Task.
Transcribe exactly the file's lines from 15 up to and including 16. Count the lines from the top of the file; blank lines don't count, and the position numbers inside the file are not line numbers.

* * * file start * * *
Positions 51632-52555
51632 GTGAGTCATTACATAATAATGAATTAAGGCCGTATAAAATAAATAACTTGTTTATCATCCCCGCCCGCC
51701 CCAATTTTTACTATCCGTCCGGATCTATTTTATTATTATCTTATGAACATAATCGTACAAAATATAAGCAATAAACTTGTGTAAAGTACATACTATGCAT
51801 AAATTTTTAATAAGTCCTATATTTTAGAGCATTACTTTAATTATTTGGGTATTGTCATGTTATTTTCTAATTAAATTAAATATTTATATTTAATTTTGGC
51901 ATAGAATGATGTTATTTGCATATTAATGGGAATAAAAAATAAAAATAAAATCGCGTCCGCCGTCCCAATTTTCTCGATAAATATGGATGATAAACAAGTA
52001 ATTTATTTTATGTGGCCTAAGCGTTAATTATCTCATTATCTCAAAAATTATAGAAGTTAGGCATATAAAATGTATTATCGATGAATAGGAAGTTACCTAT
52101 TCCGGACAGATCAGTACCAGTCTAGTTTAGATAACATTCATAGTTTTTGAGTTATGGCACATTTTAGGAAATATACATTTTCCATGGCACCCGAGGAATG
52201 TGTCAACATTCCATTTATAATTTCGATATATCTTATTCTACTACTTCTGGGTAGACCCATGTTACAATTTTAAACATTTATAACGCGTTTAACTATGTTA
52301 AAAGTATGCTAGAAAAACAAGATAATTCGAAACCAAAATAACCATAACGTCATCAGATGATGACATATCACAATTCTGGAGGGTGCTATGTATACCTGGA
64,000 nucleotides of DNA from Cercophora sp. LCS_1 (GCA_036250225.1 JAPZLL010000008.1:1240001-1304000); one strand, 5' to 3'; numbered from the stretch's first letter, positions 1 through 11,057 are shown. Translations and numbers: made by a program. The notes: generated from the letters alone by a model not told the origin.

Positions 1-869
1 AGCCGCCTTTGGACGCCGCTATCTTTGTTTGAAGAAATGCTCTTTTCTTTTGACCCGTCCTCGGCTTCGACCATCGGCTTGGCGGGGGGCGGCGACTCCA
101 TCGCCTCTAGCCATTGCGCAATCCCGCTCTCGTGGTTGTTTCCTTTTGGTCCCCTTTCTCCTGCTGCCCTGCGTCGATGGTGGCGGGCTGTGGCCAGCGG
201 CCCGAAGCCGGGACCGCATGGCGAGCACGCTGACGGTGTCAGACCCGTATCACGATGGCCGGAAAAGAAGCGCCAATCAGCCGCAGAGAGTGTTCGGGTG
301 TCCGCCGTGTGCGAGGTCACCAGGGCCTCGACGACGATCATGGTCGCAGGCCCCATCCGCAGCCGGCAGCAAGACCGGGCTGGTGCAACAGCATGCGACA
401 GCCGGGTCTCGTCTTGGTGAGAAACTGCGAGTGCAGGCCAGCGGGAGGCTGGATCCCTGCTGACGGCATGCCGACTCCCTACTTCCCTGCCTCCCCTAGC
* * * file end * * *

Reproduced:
301 TCCGCCGTGTGCGAGGTCACCAGGGCCTCGACGACGATCATGGTCGCAGGCCCCATCCGCAGCCGGCAGCAAGACCGGGCTGGTGCAACAGCATGCGACA
401 GCCGGGTCTCGTCTTGGTGAGAAACTGCGAGTGCAGGCCAGCGGGAGGCTGGATCCCTGCTGACGGCATGCCGACTCCCTACTTCCCTGCCTCCCCTAGC